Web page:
Thursday, January 10, 2008

Eating Disorders, Body Image and Thin Women in the Media

Back in December, when I was busy finishing finals, wrapping gifts and eating as many cookies as I could bake, the Daily Mail reported on a recent study showing that the brains of anorexics are "wired differently" from those of non-anorexics. As one of the researchers stated, "This means they react and think in different way to the ordinary person and that they are likely to go to develop anorexia regardless of whether they have been exposed to images of superthin models." He went on to argue that if images of thin women in the media were to blame, "we'd have hundreds of thousands of anorexics." The article concludes by encouraging readers to stop blaming supermodels for eating disorders.

I somewhat agree with these statements, but I think the underlying sentiment is very off-base. People often forget that anorexia and bulimia are psychiatric disorders that individuals don't just "catch" after suffering bouts of low self-esteem or growing out of an initially healthy desire to lose weight. Anorexics are often told just to "snap out of it" and be happy with their bodies, though their disorder is something they have very little control over. There's a reason why so many individuals with the disorder remain chronically ill their whole lives, despite the debilitating physical and mental side-effects.

I think the media, with its tendency to focus on the extremes of every debate, often ends up concluding that either the idealization of super-thin women is the cause of eating disorders, or that eating disorders are biological and cannot be blamed on the fashion or publishing industries. The media is always either contributing to a deathly illness or totally blameless. But I think the answer lies somewhere in the middle of these two extremes. Certainly looking at a picture of an unhealthy model will not lead you to develop anorexia. But if you already have an eating disorder and you're constantly bombarded with messages saying that thin is beautiful, sexy and desirable, it only reinforces your beliefs.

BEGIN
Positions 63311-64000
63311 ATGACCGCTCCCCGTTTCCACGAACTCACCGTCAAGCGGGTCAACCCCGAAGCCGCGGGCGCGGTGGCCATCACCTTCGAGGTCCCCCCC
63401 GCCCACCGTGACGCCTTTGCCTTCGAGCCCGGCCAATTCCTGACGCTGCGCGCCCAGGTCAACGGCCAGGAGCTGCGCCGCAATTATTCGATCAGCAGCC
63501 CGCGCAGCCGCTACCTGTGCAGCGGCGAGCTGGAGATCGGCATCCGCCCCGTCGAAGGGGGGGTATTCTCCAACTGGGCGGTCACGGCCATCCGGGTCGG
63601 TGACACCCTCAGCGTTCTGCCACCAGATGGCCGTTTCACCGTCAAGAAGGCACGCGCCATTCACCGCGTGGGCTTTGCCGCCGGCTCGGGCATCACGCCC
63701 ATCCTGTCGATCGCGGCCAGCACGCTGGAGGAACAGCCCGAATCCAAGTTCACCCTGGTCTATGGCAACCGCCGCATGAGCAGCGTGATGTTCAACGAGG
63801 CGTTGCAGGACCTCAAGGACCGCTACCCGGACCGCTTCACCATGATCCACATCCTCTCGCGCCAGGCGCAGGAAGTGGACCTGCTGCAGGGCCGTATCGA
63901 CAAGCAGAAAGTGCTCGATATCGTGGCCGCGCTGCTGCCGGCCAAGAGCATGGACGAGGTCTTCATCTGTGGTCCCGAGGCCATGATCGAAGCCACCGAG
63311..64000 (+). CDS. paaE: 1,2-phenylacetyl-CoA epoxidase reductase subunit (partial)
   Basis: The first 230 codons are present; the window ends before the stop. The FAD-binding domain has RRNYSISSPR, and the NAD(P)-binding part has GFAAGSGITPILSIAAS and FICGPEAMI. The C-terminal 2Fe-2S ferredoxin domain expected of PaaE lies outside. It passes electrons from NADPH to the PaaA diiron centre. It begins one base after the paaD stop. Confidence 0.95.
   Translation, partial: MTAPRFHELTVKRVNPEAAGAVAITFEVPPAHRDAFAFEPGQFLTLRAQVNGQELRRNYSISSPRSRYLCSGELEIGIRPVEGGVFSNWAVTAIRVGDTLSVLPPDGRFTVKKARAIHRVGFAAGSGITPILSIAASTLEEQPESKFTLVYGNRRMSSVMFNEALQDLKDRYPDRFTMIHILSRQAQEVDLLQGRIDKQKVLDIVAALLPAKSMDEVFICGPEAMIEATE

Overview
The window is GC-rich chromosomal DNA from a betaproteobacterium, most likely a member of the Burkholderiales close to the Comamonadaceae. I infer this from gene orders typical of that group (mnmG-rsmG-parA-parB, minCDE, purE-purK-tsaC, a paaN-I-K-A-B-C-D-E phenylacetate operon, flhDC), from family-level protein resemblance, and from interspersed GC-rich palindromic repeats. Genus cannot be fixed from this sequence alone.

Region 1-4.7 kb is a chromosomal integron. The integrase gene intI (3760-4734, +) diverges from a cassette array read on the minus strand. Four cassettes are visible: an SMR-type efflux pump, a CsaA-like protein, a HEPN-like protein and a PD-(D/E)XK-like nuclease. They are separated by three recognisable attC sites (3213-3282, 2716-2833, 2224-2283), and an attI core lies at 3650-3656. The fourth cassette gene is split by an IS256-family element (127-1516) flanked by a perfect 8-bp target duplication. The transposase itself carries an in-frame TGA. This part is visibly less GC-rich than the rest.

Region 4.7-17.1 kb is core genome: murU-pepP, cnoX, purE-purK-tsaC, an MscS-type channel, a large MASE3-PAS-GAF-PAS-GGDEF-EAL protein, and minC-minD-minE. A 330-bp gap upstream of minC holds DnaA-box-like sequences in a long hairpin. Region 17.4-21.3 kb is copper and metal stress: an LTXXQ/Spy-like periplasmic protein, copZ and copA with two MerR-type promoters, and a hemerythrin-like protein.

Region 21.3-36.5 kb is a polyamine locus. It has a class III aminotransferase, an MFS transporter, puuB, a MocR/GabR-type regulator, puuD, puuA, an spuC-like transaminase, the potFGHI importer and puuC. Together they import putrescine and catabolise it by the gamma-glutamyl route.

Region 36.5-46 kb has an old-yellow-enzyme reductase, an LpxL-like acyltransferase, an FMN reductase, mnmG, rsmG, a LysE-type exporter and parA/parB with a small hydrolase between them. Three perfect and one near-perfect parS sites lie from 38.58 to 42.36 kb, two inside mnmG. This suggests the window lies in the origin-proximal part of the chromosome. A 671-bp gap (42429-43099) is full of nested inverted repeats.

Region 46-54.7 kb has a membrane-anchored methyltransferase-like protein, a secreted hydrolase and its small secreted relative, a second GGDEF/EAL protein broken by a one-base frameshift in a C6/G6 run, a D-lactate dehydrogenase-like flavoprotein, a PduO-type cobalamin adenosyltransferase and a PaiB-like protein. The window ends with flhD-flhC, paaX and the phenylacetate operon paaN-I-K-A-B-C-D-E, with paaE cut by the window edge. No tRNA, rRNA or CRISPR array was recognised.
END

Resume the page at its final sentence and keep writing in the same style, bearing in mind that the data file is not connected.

Eating disorders affect only a small percentage of the population, so perhaps it's more useful to discuss this issue in terms of how the media's portrayal of women's bodies influences the self-image of the millions of women who don't have eating disorders. Does our society's obsession with thinness, our glorifying of women whose bodies are closer to gaunt than the picture of health, the very specific type of beauty celebrated in magazines and movies, encourage women and girls to have a healthy relationship with their bodies? I certainly don't think so.

There are many women out there who argue that it's ridiculous for anyone to compare themselves to supermodels or starlets, that they've never done such a thing and have always been content with their bodies. If this is you, I say that you're very lucky. Because in my experience, most women experience some kind of body insecurity at some point in their lives (if not their whole lives), and compare their regular selves to the "perfect" women they see in magazines and on TV. They want society to consider them beautiful, but when they don't resemble any of the "beautiful" women they watch and read about, it's difficult not to compare yourself and decide that you're not good enough.

I think we also spend a lot of time discussing other women's looks and comparing them. Whether you're at the cafeteria talking about how good another girl at work looks since she dyed her hair and lost weight, or sitting at the nail salon flipping through US Weekly with a friend and commenting on how bad such-and-such celebrity is looking, we talk about other women in these terms all the time. The media, with the barrage of stories about losing the baby weight, reporting on every pound gained and lost by actresses and constant analysis of the bodies of famous women, certainly doesn't do anything to discourage this type of conversation.

I think that even the most confident and self-assured women have moments of doubt sometimes, days where they don't feel good about how they look. All the studies in the world might show that you won't get an eating disorder from reading Vogue, but that doesn't mean that people don't feel a little less beautiful when they look at the perfect bodies of supermodels and actresses.

What do you think?


merry said...

I agree totally! Eating disorders are mental health issues, and the media ideal reinforces their beliefs but does not cause the illness. For the general public, being bombarded with airbrushed images of "perfection" contribute to body image doubts and struggles.

a said...

Total agreement. I think I'd add that maybe many women who are bombarded with images of Keira Knightley and Sienna Miller, etc. don't develop eating disorders, but you couldn't tell me some of these people don't have disordered eating habits in a sad attempt to compensate for the so-called imperfection of their bodies.

maui-girl95 said...

I definitely think that eating disorders (both eating too much and too little) have underlying psychological issues. The air-brushed images or models and actresses don't help someone who already has body image issues.

I try to remember that for these models and actresses, it is their job to look good. If I had a lot of time and money, I could hire a personal trainer and chef and army of makeup people to make me look good!

Jennifer said...